Though they lack the appeal of the DJ or the vocal presence of the emcee, producers remain among the most important figures in the history and continued development of hip-hop. They are to hip-hop what guitarists are to rock 'n' roll or saxophonists to jazz. Though they spent hip-hop's first two decades toiling in obscurity, they're now among the most celebrated figures in urban music.
Hip-hop's first great set of producers -- Afrika Bambaataa and Grandmaster Flash chief among them -- were initially DJs. In general, their songs incorporated the electro-funk of their DJ sets and would commonly feature a live band to augment their synthesizers. As the '80s progressed, hip-hop experienced dramatic stylistic innovation in relatively short order. Perhaps the most important single day in hip-hop was in 1984, when Bronx producer Marley Marl accidentally caught a snare hit in his sampler. It was this mistake that would give birth to the art of hip-hop sampling, and Marl would go on to cement his legendary status, producing albums by Big Daddy Kane and Kool G. Rap.
But where Marl was that generation's leading innovator, its greatest commercial force was Rick Rubin. As the man responsible for seminal albums from LL Cool J, Run-DMC and the Beastie Boys, Rubin helped blend rock guitars with hip-hop beats in a way that translated the New York genre for the pop world.
If Rick Rubin made hip-hop safe for pop radio by expanding its boundaries to include rock, then De La Soul producer Prince Paul can be credited for realizing the nearly infinite potential of the sampling medium. His early work with De La Soul proved that any kind of music could be squeezed into the hip-hop template, and Paul liberally borrowed loops from psych, jazz, skiffle and any other music he could find. The result was an amazing collage of sounds that redefined the parameters of hip-hop.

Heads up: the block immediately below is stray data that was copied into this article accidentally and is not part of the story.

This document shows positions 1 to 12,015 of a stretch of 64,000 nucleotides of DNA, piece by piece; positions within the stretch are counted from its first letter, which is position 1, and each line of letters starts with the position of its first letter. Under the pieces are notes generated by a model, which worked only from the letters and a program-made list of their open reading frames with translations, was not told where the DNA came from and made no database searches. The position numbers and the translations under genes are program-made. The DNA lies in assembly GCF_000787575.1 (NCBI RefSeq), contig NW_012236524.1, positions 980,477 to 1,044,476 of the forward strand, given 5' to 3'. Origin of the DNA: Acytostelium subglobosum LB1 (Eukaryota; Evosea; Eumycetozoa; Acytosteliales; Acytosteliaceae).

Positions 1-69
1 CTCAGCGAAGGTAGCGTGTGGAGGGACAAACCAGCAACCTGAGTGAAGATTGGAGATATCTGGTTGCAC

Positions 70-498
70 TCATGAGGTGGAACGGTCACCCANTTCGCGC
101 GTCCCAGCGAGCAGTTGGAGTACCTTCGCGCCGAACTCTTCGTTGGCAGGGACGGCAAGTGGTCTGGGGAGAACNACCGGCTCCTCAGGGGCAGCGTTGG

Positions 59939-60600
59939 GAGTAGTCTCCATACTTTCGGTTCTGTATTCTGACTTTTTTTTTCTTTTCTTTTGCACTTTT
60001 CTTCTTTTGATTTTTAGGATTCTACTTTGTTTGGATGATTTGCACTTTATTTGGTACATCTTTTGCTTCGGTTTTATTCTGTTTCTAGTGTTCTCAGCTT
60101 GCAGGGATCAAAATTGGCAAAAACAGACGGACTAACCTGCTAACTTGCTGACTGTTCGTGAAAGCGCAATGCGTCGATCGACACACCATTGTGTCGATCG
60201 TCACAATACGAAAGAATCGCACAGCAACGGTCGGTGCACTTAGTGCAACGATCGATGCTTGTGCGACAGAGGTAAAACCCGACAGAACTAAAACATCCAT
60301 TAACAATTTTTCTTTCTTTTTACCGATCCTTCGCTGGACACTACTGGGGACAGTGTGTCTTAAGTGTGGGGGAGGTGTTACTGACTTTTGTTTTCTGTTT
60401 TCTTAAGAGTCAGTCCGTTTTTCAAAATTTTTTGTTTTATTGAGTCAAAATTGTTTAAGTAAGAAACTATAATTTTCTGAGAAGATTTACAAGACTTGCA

While Prince Paul's creativity ushered in one era, it was his landmark copyright infringement battle artistic larceny that forced hip-hop to enter into the next one. "Transmitting Live from Mars" -- a throw-away track from De La Soul's eponymous debut -- used an unauthorized sample of the Turtles' "You Showed Me," and in 1990 the band took De La to court, eventually winning a substantial settlement. Fearing litigation, hip-hop producers began either asking their record company to clear their samples (often an expensive endeavor) or chopping them up so finely the source material was undetectable. The foremost practitioner of the latter approach was DJ Premier. His work with acts such as Gang Starr, the Notorious B.I.G. and Jay-Z epitomized hip-hop in the '90s.
Of course, the other great hip-hop producer from that decade needs no introduction. Dr. Dre was not only the driving creative force behind the careers of N.W.A., Snoop Dogg, Eminem and 50 Cent, but also pioneered West Coast G-Funk.